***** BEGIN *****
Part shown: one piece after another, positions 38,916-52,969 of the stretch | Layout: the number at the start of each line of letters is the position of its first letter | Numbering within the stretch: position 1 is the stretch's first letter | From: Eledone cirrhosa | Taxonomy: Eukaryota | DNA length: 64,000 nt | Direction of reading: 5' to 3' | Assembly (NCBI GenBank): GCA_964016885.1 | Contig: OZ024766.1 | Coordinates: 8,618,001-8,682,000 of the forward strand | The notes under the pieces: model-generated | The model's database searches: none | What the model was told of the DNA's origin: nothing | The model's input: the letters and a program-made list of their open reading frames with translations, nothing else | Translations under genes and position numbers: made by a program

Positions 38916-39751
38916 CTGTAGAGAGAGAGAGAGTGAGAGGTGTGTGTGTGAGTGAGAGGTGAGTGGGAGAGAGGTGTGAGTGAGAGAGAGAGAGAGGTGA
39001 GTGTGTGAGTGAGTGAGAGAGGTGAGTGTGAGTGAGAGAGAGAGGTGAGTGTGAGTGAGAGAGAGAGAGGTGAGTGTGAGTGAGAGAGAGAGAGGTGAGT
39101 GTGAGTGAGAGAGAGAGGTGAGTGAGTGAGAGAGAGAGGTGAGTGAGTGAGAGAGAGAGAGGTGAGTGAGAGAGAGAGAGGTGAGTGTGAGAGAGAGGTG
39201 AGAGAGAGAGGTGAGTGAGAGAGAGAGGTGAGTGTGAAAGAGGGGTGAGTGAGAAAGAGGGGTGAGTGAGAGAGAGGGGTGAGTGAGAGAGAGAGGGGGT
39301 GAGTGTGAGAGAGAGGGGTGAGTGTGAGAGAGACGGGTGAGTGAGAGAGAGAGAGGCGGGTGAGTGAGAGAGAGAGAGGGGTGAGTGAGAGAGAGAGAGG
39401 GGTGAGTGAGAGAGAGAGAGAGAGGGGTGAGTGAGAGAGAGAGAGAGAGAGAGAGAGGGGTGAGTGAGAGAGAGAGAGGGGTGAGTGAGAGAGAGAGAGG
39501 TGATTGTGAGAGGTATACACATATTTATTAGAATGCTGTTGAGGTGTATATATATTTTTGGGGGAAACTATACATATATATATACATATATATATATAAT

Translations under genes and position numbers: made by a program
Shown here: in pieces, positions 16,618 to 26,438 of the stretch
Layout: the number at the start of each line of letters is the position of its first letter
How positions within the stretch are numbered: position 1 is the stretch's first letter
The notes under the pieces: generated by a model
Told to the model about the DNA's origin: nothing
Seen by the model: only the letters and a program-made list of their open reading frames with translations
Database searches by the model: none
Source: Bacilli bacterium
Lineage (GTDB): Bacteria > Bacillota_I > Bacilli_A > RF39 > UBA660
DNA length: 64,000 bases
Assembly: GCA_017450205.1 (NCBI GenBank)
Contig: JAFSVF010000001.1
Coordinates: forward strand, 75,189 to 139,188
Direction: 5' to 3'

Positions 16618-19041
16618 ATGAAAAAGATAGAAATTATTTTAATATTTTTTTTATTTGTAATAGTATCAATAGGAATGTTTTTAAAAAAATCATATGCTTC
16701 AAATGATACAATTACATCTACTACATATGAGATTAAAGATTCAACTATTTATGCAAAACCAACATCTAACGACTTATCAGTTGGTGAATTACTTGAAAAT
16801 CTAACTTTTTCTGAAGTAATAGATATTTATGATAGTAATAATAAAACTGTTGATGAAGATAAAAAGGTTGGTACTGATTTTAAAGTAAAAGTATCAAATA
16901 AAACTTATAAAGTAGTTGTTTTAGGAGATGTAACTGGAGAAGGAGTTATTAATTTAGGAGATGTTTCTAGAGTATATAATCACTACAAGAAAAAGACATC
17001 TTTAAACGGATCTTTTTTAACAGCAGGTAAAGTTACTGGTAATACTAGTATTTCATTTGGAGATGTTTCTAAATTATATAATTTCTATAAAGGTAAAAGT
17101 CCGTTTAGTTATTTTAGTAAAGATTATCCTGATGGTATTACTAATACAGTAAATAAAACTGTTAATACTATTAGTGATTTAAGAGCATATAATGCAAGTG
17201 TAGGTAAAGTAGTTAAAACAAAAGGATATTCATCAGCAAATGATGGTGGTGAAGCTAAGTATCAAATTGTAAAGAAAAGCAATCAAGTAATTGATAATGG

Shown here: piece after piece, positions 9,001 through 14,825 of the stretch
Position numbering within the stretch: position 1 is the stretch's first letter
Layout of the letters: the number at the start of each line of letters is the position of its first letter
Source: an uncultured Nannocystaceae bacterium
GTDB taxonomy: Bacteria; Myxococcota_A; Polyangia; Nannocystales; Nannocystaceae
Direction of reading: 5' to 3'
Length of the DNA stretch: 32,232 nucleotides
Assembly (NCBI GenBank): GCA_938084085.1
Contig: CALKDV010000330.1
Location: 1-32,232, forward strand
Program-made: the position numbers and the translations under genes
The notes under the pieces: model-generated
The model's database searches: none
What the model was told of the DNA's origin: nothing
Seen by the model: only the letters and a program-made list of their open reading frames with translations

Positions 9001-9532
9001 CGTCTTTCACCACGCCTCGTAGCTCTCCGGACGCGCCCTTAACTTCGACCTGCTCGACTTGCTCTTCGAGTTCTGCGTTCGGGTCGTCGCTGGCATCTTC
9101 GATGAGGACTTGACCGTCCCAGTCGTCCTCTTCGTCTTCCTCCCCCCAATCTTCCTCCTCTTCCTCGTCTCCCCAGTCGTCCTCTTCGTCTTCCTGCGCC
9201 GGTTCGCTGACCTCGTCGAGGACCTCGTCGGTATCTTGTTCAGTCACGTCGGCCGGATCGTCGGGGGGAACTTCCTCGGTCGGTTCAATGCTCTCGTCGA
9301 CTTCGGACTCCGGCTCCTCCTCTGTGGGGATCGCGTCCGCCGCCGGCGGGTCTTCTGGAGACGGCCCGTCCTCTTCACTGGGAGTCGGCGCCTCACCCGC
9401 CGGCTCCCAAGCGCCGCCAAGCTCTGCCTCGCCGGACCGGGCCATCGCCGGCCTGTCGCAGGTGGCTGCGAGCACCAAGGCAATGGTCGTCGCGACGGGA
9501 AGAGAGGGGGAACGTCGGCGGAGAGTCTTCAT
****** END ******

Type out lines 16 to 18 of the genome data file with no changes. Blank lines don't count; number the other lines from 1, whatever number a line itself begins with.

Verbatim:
Seen by the model: only the letters and a program-made list of their open reading frames with translations
Database searches by the model: none
Source: Bacilli bacterium